Beyond Race and SES: Understanding the Factors that Predict Arrests and Convictions
Lindsay M. Monte, Northwestern University
Dan A. Lewis, Northwestern University
Criminologists know that convictions and sentences are inextricably linked to the race and socio-economic status of the accused, such that two individuals of different races who commit the same crime are unlikely to face the same probability of conviction. However, we believe that there is more to be learned about the factors beyond race and poverty that lead to conviction. Taking advantage of a unique opportunity afforded by a highly homogenous sample, we propose to expand on criminological research by examining variations in arrest and conviction by a series of “secondary” characteristics. Using the Illinois Family Study dataset, a longitudinal survey of a representative sample of welfare recipients in Illinois and complemented by full arrest and conviction records, we will attempt to discern the factors outside of race, gender and income that affect whether or not women are arrested, and beyond that, what factors result in conviction.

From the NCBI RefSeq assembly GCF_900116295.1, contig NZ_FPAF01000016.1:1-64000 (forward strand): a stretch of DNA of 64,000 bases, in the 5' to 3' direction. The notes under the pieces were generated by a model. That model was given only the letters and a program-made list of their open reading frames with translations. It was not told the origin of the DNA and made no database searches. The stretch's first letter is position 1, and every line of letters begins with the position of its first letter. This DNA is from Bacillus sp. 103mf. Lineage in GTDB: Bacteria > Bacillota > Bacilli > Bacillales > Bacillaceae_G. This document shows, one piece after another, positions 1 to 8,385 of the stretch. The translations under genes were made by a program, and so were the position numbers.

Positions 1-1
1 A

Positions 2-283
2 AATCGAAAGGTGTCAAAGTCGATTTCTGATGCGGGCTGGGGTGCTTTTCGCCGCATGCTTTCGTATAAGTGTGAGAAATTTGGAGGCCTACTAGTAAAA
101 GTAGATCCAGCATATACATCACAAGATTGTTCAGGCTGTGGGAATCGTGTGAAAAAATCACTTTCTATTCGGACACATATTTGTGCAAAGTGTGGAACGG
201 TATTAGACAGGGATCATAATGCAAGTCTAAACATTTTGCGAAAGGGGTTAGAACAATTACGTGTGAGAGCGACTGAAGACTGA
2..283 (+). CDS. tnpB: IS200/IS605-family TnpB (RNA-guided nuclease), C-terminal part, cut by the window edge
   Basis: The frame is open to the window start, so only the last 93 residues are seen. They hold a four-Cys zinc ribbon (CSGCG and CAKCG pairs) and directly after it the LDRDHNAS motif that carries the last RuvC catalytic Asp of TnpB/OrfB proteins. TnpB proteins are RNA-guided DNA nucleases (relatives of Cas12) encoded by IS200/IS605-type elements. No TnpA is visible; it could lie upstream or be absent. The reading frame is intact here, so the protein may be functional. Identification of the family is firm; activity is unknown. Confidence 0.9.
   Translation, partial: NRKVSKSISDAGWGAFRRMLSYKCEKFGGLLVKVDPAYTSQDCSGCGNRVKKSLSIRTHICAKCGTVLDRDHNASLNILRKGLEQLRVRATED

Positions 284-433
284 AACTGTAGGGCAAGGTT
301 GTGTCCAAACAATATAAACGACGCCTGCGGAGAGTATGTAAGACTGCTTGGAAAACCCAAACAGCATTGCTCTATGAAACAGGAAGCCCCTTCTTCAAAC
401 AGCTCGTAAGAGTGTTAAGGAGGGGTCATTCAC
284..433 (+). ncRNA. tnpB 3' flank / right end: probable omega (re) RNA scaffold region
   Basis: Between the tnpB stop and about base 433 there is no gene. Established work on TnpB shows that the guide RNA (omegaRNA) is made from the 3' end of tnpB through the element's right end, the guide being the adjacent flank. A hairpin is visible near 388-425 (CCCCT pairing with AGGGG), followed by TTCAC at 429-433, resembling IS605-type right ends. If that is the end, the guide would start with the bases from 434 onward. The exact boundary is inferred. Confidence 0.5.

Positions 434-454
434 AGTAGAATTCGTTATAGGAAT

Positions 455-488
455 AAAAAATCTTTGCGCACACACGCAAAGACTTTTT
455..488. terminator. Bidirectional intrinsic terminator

Presented in Poster Session 2